TOPIC: Medicare 40th anniversary; 360,000 more bulk billed visits to the GP; bulk billing rates climb; new concussion in sport guidelines.
MATT SHIRVINGTON, HOST: 40 years ago today the groundbreaking Medicare system was introduced giving all Australians access to basic health care. And new figures released overnight show that four decades later, bulk billing is finally back on the rise. Aussies made an extra 360,000 free visits to their doctor in November and December, saving an estimated $15 million. Joining me now is Health Minister Mark Butler. Good morning to you. Well done. Bulk billing might be up and no doubt you'll be taking some credit for that. But what we hear every day, in the Sunrise inbox, is that families are still struggling to get into their local doctor. We have a doctor shortage still, don't we?
MINISTER FOR HEALTH AND AGED CARE, MARK BUTLER: We're really struggling with getting enough medical graduates choosing general practice as a career. This is a worldwide phenomenon. A small medical graduates go into other specialities. So there is a long term challenge here. But when we came to government bulk billing to see your doctor, your GP was in freefall, frankly. And that's why it was such a centrepiece of our Budget last year to triple the incentive - the money that a doctor gets if they bulk bill - particularly pensioners, concession card holders and children under the age of 16. And so our first job was to stop that slide, the slide in bulk billing. And I think we've done that over the course of last year. But pleasingly, as you say, over the last two months, as the money started to hit the general practices, we've seen an increase in free visits. An extra 360,000 over just two months. But really pleasingly, in some of those markets that had real problems with bulk billing, Tasmania is up almost 6%, which I'm delighted about. Regional Victoria up 5%, the central coast of New South Wales that had really low bulk billing rates - that's up almost 5%. So there is a lot more for us to do, Matt, but this is a really good start to build on.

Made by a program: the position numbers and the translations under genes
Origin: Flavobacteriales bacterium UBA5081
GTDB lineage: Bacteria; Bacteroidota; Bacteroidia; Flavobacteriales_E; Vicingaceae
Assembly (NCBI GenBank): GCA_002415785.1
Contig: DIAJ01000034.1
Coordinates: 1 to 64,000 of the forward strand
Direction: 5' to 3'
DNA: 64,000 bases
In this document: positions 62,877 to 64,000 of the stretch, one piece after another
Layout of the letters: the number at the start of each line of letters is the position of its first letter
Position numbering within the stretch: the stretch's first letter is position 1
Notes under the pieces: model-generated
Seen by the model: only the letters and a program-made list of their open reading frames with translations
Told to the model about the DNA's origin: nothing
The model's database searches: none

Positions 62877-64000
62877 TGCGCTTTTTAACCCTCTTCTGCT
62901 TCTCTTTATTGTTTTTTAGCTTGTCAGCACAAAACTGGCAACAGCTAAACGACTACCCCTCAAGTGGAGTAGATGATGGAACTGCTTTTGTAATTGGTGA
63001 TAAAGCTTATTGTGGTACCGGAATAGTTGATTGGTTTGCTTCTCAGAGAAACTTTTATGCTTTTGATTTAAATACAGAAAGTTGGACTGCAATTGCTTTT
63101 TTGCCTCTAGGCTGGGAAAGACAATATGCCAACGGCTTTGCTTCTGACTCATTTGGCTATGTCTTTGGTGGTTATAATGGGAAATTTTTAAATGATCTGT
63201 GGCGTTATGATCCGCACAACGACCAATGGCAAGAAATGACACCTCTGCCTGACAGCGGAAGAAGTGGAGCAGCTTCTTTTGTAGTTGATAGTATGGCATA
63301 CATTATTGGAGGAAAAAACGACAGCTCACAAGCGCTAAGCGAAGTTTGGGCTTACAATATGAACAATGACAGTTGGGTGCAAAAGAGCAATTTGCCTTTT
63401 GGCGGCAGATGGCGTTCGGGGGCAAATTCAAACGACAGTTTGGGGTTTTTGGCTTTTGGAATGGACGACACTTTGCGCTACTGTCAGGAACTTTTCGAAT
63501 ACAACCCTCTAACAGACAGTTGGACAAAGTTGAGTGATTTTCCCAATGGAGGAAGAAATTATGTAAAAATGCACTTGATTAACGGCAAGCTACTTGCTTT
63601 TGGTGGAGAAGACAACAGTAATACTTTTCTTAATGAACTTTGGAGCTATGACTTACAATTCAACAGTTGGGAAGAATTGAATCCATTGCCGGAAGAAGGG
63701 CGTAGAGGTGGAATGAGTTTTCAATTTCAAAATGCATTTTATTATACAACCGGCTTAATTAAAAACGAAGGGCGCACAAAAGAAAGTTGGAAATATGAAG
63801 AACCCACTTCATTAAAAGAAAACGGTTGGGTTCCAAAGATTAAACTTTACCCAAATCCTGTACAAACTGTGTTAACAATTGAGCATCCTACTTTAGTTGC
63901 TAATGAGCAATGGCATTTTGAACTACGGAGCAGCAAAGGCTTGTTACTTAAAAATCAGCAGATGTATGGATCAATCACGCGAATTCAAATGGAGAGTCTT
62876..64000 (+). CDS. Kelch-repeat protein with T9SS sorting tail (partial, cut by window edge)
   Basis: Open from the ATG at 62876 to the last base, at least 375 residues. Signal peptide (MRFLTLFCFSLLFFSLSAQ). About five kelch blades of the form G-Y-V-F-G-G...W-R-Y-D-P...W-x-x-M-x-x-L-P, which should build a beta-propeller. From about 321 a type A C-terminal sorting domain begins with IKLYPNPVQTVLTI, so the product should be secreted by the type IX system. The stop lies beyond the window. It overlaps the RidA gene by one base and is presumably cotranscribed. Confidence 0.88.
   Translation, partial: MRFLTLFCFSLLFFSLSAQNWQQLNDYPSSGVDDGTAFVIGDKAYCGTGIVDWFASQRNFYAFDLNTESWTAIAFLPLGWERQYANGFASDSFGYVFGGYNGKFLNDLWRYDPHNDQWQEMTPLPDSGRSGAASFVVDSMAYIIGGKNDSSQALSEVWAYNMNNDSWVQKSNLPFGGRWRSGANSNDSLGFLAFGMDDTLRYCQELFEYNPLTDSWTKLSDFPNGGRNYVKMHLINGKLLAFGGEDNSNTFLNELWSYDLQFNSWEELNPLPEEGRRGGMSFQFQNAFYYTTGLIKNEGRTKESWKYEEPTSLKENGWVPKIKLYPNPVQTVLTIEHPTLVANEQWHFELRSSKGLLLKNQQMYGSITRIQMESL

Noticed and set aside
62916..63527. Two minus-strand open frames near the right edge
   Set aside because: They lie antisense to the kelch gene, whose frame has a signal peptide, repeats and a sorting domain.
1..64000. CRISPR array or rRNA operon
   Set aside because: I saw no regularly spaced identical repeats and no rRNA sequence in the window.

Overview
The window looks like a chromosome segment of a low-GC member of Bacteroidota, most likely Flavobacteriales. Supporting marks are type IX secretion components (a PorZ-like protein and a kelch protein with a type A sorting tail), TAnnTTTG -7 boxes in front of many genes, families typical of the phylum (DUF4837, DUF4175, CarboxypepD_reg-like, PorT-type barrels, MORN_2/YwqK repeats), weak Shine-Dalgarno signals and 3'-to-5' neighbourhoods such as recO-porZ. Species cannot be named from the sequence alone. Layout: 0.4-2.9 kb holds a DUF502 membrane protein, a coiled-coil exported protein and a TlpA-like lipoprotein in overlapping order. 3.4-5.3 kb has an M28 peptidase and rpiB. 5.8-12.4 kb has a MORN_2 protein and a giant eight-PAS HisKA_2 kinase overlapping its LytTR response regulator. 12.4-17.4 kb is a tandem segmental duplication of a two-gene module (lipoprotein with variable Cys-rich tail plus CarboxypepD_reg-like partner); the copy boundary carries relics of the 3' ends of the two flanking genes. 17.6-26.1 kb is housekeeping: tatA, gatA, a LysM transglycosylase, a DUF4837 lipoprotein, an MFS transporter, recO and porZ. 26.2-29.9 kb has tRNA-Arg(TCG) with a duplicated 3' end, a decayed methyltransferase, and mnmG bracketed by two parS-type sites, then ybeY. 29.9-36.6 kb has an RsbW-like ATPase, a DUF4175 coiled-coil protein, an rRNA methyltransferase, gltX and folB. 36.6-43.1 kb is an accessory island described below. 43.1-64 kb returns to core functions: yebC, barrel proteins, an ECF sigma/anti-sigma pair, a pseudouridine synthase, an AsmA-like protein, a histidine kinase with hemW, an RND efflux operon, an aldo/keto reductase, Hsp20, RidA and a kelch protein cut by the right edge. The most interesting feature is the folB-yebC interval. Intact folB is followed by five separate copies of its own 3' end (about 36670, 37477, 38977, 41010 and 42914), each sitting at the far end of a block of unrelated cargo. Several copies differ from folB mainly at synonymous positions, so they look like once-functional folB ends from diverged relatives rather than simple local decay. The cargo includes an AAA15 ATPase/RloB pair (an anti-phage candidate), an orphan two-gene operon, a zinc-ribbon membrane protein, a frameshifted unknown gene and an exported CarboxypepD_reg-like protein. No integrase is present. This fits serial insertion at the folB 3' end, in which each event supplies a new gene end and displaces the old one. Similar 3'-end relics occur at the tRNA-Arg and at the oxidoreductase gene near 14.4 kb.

SHIRVINGTON: So today is all about celebrating its past Medicare. But what about the future? Another question that we often get asked here in sunrise is will we see it extended to dental care?
BUTLER: That's obviously a piece of work that governments need to address. We extended it to dental care for kids in low-income families when we were last in government. In the 70s and 80s, dental care was not included in Medibank under Whitlam and then Medicare under Hawke. This is something people continue to talk about. But right now I'm focused on strengthening the Medicare that we have. It's the 40th birthday today. This was a hard-fought programme, it was opposed very strongly by doctors groups at the time and by the Liberal Party. We've managed to secure it. I think it's probably now the most important social programme that we have in Australia. It’s certainly one of the most popular. But like everything that hits middle age, certainly that's been my experience, you know, you start to feel the pressure. We need to strengthen it for the future and make sure it reflects the patient needs of today, because they are quite different to the patient needs in the 1980s.
SHIRVINGTON: Absolutely. While I've got you just finally pardon the pun, but this is a game changer: a major shake up to recreational sport in Australia this morning, with the country's peak sporting body proposing an overhaul to concussion protocols. The Australian Institute of Sport has released new guidelines, which include a minimum 21 day rest period before players are allowed to return to contact sport after suffering a head knock. Do you support these changes?
BUTLER: I really welcome this advice from the Institute of Sport. I understand 30 different national sporting bodies have decided to pick up that advice. It follows a really landmark Senate report last year to try to shine the light on the issue of concussion, not just in elite sport that we've been reading about for some years, but in community sport, particularly junior sports, too, Matt. I used to ride the boundaries of my son's football, and even by the age of 13 and 14, they're getting pretty big. There are some big units out there and they hit pretty hard. And when one of those kids went down with a bit of concussion, it was really scary. So having some good advice from the AIS, having concussion officers at those sporting clubs that make sure that the kid or the adult playing community sport is followed up with their doctor, and as well as the 21 day time out period.